In an audience declaration Addressing the lawsuit, UEC President Scott Fleger denied the allegations, saying the allegations had not been presented before and were a ploy to harass and harm the company.
“We have reviewed the complaint released today, which includes new unsubstantiated allegations as part of an ongoing harassment campaign by a union designed to interfere with our company’s operations and relationships,” Fleger wrote. .
Jimmy Greene, President of Builders and associated contractors — a trade association that represents the non-unionized construction industry, including the UEC –– also published a declaration denying the allegations.
“I’m the first and only black CEO Associated Builders & Contractors has ever had, and I can tell you it’s based on merit, not color,” Greene wrote. “But I can also assure you that I will never defend any company or individual from this association guilty of such practices for obvious reasons.”
Vance Murray, one of six former UEC employees who originally sued the company, also spoke at the protest. Murray said black workers weren’t getting reimbursed for the gas they used to get to jobsites, even though white employees were and weren’t receiving the same level of job training.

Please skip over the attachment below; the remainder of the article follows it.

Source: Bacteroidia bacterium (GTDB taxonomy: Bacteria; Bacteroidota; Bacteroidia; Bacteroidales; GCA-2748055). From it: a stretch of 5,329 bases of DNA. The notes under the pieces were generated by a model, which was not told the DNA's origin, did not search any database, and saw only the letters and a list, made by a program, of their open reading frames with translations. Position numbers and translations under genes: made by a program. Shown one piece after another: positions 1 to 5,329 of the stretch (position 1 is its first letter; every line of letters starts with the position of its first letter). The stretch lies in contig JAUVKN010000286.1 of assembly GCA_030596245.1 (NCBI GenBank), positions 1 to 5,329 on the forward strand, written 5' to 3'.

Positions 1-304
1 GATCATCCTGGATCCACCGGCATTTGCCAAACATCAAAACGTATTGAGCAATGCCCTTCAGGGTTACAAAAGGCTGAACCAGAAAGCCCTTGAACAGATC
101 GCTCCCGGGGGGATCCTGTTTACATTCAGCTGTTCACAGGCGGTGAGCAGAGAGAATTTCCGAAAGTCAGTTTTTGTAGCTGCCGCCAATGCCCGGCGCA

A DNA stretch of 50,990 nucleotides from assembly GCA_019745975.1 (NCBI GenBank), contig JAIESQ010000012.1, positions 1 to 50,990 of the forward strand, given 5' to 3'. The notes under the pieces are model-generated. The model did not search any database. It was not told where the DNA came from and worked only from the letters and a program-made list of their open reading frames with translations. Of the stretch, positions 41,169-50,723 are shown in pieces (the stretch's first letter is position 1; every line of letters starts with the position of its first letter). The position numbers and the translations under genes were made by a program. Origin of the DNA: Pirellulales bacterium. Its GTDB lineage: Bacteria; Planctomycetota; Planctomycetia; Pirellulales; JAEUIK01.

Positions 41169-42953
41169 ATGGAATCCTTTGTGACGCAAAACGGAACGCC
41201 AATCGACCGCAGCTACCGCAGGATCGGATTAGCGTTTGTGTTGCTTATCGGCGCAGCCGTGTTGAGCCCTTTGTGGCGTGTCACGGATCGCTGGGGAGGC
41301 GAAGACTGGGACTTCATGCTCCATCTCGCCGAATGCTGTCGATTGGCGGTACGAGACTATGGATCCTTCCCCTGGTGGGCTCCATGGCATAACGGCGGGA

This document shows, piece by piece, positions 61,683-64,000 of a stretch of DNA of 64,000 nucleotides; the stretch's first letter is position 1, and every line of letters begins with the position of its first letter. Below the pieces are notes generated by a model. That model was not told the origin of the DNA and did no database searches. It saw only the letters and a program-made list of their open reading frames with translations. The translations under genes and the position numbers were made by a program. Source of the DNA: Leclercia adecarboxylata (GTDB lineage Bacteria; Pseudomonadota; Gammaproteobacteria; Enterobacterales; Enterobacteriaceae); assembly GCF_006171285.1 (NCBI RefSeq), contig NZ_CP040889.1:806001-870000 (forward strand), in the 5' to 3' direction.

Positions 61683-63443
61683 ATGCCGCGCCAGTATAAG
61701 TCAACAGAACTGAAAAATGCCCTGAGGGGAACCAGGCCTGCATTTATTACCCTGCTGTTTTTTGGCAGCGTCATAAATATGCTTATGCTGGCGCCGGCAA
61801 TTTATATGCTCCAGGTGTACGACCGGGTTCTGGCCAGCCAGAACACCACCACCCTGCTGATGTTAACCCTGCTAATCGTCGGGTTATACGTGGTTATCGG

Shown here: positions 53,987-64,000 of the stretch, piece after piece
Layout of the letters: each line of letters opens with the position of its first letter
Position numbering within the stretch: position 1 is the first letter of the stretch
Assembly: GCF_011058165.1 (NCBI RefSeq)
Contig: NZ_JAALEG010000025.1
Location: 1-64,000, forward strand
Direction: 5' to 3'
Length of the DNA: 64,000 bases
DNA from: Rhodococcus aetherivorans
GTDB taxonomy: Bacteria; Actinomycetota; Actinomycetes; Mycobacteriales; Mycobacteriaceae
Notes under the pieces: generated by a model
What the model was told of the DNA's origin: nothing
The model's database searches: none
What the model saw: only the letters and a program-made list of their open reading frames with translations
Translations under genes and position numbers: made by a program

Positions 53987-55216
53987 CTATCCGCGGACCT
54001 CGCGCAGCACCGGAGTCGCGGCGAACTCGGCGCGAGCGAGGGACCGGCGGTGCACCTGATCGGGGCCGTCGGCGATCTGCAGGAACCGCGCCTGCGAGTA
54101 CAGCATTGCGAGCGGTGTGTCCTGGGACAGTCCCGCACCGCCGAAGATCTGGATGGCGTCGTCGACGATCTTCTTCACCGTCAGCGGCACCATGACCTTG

“I’ve seen several other black employees not offer to work with more competent employees to teach them, and then when they did the job poorly, they were disciplined or possibly fired,” Murray said. “I will not tolerate it. I’m here to talk about it. I want the public to know. »
Eric Burch, another plaintiff in the federal lawsuit, spoke to protesters about his experience working for the UEC. He said UEC management asked for Burch’s nationality on his first day on the job, telling Burch it “matters a lot” where he came from, using insults to communicate the point. Burch also said his foreman told him to “go back to the plantation” and frequently called him the n-word. After Burch reported this behavior to his supervisor, he alleged that he had been demoted to a much more distant job site and that his 30-minute commute was now over 90 minutes.